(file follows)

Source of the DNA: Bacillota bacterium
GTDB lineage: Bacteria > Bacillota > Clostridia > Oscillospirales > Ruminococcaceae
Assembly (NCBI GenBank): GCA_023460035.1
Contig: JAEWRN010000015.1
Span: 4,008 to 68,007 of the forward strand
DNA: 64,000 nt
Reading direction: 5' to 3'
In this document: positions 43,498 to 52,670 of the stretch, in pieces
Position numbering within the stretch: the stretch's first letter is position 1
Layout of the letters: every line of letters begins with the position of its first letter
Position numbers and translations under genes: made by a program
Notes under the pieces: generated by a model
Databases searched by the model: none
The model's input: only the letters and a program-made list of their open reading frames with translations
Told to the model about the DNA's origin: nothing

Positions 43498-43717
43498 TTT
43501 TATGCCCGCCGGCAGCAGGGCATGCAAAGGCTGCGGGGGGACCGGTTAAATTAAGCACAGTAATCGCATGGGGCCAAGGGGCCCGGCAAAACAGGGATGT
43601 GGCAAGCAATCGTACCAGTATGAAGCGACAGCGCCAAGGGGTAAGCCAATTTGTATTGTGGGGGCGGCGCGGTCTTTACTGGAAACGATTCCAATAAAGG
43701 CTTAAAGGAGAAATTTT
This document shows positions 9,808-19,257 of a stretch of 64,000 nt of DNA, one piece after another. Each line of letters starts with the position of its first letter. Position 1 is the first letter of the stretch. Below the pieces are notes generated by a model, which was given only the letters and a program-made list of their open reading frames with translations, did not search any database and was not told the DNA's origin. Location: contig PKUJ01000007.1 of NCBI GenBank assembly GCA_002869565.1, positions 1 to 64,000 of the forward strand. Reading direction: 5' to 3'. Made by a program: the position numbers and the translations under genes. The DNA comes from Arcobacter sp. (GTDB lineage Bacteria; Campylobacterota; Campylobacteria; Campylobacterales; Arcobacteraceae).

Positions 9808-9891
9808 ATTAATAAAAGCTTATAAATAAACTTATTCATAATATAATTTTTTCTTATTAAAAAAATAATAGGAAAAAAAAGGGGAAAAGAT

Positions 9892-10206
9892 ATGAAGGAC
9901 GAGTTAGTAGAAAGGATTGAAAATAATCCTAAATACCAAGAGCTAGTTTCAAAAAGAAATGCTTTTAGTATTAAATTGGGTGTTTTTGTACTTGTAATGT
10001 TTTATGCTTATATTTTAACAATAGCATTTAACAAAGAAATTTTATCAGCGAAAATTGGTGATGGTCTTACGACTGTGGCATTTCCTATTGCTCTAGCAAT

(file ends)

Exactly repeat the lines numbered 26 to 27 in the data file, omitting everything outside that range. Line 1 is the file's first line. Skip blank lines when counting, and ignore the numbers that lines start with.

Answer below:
9901 GAGTTAGTAGAAAGGATTGAAAATAATCCTAAATACCAAGAGCTAGTTTCAAAAAGAAATGCTTTTAGTATTAAATTGGGTGTTTTTGTACTTGTAATGT
10001 TTTATGCTTATATTTTAACAATAGCATTTAACAAAGAAATTTTATCAGCGAAAATTGGTGATGGTCTTACGACTGTGGCATTTCCTATTGCTCTAGCAAT